# Nuclear Physics in Astrophysics - X

Sep 4 – 9, 2022
CERN
Europe/Zurich timezone

## Commissioning of the SECAR recoil separator

Sep 6, 2022, 6:00 PM
3h
61/1-201 - Pas perdus - Not a meeting room - (CERN)

Show room on map
Poster

### Speaker

Ruchi Garg (Facility for Rare Isotope Beams, Michigan State University)

### Description

Stellar explosions such as novae, supernovae, and X-ray bursts involve thermonuclear reactions on rare isotopes. Interpretation of observations such as the light curves from X-ray bursts, elemental abundances, or $\gamma$-rays from nuclear decay as well as predictions of nucleosynthesis are notably impacted by large uncertainties in the nuclear reaction rates. Many of these reactions either have no experimental data available or have only been constrained indirectly.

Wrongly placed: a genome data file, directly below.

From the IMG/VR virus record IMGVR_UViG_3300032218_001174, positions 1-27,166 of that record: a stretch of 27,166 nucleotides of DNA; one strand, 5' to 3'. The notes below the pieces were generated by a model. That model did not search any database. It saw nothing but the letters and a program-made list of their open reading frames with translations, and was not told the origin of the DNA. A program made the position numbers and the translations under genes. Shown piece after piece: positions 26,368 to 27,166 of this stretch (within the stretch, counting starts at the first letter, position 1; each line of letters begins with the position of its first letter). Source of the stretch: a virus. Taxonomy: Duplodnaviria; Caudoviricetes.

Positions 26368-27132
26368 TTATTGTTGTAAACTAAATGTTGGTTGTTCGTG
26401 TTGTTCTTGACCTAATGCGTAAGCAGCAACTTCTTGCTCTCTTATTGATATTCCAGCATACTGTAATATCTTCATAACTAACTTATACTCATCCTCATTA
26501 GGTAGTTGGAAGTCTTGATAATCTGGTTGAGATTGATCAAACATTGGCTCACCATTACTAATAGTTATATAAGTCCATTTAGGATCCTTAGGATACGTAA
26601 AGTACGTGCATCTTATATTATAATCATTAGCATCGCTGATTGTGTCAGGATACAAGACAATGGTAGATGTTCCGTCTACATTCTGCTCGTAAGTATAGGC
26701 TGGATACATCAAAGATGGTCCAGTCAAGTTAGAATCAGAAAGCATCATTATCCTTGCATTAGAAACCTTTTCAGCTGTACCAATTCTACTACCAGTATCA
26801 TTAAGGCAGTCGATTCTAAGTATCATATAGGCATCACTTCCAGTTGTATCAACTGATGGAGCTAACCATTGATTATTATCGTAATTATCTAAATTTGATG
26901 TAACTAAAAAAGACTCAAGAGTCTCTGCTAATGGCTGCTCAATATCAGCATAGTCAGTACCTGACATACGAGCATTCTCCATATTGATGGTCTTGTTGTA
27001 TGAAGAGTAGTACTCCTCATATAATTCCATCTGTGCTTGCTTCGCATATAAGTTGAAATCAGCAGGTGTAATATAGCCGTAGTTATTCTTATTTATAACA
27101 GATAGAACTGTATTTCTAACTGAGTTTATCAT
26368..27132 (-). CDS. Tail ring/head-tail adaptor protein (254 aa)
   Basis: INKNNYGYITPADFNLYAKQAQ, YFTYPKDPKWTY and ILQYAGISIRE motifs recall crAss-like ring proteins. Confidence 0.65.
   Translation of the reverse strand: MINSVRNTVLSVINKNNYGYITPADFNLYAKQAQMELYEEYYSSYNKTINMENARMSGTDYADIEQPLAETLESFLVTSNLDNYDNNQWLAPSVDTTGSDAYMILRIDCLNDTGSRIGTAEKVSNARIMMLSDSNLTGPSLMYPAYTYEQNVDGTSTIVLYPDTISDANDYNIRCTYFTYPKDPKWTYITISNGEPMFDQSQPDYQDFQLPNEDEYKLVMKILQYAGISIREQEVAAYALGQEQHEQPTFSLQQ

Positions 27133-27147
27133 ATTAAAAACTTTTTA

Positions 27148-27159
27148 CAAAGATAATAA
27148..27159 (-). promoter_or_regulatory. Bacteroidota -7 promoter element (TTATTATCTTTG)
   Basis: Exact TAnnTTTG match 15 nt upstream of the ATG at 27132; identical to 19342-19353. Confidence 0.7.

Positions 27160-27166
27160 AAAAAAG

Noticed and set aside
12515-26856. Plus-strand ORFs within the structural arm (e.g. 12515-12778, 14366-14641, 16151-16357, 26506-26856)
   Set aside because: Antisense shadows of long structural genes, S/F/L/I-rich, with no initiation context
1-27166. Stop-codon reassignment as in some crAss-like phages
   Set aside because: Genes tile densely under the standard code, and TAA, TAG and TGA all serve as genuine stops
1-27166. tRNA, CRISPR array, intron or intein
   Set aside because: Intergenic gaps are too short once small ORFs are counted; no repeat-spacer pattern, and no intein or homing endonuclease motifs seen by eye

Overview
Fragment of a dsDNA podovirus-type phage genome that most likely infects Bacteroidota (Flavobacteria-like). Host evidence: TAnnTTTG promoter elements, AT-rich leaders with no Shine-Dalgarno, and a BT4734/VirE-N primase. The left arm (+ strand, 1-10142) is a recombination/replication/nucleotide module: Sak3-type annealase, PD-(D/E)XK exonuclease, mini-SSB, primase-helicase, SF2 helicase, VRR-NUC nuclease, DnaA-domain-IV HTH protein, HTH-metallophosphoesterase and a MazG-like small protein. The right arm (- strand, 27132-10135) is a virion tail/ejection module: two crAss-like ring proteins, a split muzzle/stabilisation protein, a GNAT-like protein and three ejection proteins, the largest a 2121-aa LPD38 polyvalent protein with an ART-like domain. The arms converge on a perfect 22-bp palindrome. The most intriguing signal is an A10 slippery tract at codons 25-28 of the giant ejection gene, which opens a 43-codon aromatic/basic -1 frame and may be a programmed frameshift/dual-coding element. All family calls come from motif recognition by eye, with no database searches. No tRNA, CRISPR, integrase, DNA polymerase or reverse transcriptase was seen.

The SECAR (SEparator for CApture Reactions) recoil separator, recently commissioned at the Facility for Rare Isotope Beams (FRIB), enables direct measurements of the relevant proton- and alpha-capture reaction rates on proton-rich nuclei. SECAR takes advantage of radioactive beams produced by FRIB via projectile fragmentation, which are then stopped, and reaccelerated to low astrophysical energies at the ReA3 facility. Reactions are studied in inverse kinematics by impinging the beam on a hydrogen or helium target in gaseous or solid form. The reaction recoils are counted at SECAR, where a sequence of magnets and velocity filters separate them from the unreacted beam.
I will present the astrophysical motivation for SECAR's development and the results from measurements that have been performed with SECAR during commissioning in 2021.

### Primary author

Ruchi Garg (Facility for Rare Isotope Beams, Michigan State University)